The amended Firearms Control Act of 2000 cannot allow individuals to own more than one firearm, Police Minister Bheki Cele has said.
The minister was speaking in Linden, Johannesburg, on Tuesday while receiving over 200 surrendered weapons and thousands of rounds of ammunition from a dealer.
During the handover, Cele said the act was well under review although further consultations were yet to get underway.
He said it would be wonderful to have a country where individuals were not issued with firearms and that, among other issues, the ministry was fighting for weapons not to be issued to individuals.
"One thing we are trying to put there [in the review], is that individuals should not have firearms.
"One funny thing about the present Firearms Act is that it allows individuals in South Africa to have an unlimited number of firearms, and definitely the incoming act can't allow that," the minister said during the briefing.
Cele said allowing individuals to own more than one weapon, created issues with safety and contributed to the gun problems in the country.
He said not allowing individuals to own more than one weapon would also assist with inspections and police would be able to track firearms efficiently.
He added although the legislation review was still in its early stages, its amendment would improve the safety of individuals and South Africa.
Cele said with the amendment, security at borders would also need to be extensively tightened and monitored because guns such as AK47s were being smuggled through it.
2266 firearms in less than 50 days
He added although no shops were manufacturing AK47s in the country, the weapons are still being used by criminals, especially those who commit cash-in-transit (CIT) robberies.
Cele declared the national firearms amnesty period in December last year after Parliament approved it.
The process is part of government's plan to deal with illegal and unwanted firearms in communities.
The minister announced that 2 266 firearms were handed in at various police stations across all provinces in the less than 50 days since the amnesty period was declared.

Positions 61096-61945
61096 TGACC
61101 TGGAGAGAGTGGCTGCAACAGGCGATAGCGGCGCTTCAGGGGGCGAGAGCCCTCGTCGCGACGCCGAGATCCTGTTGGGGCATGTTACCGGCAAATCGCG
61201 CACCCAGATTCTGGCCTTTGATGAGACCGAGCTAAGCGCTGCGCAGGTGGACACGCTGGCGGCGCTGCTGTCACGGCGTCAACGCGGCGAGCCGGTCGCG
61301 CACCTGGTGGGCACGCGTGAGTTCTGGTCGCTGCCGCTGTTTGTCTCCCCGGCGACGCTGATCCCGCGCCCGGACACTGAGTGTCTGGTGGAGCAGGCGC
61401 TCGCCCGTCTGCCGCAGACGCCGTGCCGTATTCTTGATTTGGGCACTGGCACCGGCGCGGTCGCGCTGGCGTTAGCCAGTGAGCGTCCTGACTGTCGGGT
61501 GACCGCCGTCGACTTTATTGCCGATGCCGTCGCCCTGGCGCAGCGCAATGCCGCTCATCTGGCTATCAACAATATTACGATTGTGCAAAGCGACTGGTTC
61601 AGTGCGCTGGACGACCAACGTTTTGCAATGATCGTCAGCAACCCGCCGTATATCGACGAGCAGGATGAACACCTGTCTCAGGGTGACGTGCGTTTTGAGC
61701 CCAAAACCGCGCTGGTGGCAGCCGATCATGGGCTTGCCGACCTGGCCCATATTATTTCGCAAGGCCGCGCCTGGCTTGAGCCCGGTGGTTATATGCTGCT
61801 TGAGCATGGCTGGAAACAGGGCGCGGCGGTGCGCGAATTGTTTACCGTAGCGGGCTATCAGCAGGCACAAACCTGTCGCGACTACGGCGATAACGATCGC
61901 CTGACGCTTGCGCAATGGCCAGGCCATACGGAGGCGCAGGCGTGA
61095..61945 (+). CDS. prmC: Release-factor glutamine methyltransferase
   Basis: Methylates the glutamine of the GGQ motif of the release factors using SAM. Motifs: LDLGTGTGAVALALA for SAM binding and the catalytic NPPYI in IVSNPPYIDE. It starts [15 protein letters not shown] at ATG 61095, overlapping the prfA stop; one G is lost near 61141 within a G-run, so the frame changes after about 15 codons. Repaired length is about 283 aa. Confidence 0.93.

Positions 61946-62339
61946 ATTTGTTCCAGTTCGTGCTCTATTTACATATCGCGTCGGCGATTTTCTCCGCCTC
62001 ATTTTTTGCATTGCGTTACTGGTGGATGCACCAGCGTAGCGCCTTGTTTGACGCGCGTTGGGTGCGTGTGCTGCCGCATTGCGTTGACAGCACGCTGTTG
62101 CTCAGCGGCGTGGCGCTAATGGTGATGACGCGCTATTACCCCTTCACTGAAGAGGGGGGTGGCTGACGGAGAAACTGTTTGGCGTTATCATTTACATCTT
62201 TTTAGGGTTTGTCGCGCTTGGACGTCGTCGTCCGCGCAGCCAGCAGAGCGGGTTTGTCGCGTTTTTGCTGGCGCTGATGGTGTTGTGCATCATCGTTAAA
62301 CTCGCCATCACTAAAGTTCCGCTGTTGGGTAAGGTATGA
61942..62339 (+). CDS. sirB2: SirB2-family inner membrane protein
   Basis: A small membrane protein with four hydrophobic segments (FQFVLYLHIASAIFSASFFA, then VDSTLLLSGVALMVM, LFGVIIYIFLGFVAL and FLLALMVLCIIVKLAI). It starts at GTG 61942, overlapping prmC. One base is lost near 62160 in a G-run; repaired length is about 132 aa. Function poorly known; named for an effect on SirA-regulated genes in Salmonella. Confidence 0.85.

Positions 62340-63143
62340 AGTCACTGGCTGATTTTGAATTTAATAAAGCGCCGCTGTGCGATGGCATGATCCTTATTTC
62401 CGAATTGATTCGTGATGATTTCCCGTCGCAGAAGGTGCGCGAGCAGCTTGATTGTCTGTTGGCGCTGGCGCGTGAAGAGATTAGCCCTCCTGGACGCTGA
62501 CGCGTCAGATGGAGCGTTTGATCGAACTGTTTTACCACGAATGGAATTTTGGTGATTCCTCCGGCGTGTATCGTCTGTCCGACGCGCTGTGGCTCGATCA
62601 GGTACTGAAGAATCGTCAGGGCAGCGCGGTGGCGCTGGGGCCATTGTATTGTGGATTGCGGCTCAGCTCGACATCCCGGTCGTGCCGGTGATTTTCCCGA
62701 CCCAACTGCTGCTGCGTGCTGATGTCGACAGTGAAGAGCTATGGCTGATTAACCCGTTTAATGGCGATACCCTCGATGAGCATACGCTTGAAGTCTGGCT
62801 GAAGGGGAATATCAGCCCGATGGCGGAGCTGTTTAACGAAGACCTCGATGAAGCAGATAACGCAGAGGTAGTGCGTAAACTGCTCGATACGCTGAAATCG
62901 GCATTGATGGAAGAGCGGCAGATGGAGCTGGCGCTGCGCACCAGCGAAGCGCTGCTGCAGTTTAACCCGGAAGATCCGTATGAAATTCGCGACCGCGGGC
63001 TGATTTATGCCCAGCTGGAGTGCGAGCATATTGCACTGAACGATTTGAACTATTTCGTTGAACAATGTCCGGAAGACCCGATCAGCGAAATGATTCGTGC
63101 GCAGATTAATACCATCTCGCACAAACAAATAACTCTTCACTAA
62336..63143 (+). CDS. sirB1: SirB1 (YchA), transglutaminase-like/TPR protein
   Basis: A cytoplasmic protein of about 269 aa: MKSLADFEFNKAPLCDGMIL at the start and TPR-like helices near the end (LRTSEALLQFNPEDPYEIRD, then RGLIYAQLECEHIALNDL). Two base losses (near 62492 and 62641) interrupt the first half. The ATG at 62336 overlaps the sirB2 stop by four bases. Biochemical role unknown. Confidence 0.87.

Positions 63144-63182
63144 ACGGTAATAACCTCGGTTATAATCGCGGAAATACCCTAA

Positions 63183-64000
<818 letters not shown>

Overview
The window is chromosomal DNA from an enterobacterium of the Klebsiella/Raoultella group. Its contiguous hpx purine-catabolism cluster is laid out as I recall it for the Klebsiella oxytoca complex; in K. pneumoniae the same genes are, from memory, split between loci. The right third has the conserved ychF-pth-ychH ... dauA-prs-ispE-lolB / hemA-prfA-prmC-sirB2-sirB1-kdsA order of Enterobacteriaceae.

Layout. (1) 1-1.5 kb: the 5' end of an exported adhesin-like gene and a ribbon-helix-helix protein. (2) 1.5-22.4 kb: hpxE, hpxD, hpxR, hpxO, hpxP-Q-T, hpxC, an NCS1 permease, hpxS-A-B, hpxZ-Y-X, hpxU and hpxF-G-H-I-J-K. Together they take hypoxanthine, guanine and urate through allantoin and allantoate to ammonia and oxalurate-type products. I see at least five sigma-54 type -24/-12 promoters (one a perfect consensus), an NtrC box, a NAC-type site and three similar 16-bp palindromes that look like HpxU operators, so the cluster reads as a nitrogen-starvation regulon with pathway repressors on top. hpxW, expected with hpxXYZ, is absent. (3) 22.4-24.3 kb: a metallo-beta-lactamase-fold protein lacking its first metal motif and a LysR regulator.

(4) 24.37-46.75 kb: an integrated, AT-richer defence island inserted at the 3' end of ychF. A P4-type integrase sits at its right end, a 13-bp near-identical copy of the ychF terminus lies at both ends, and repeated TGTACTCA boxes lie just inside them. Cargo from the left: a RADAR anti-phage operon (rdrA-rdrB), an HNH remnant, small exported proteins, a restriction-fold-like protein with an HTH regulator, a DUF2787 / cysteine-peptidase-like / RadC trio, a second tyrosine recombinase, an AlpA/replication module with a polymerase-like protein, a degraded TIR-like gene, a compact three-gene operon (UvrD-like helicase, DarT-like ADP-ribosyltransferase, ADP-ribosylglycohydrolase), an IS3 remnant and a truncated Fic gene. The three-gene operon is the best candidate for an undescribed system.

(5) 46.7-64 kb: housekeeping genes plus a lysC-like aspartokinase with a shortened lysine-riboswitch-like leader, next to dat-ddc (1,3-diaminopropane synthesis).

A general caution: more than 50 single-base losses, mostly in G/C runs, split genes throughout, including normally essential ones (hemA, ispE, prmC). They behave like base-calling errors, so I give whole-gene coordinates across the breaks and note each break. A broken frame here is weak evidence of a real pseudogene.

'Infringing on every South Africans' right to life'
National Police Commissioner General Khehla Sitole said section 13 of the Firearms Control Act sets out the requirements for self-defence when one applies for a firearm.
He said there were also other provisions for hunting and sporting activities in the act, which may change once the review process is concluded.
Sitole stressed that all firearms surrendered during the amnesty period were safe because they were subjected to a physical security assessment process.
He said all stations which passed the assessment and met the safety requirements were declared centres where firearms could be kept, while others were being worked on to meet the safety requirements.
Police called for calm over the Draft Bill on Gun Licences which proposed taking away self-defence as a reason to own a gun, News24 previously reported.
Gun Owners South Africa (GOSA) expressed its "outrage" at what the Amendment Bill contained, arguing that it would take away self-defence as a valid reason for owning a gun, "infringing on every South Africans' right to life".
In 2018, Constitutional Court Justice Johan Froneman ruled that owning a firearm was not a fundamental right, but a privilege regulated by law under the Firearms Control Act, News24 reported.
The ruling came after a long court battle between the South African Hunters and Game Conservation Association (SAHGCA) and the minister of police. The association argued that the police did not have capacity to handle the surrender of firearms.
The apex court also found that gun owners whose licences have expired, would have to surrender their firearms to the police.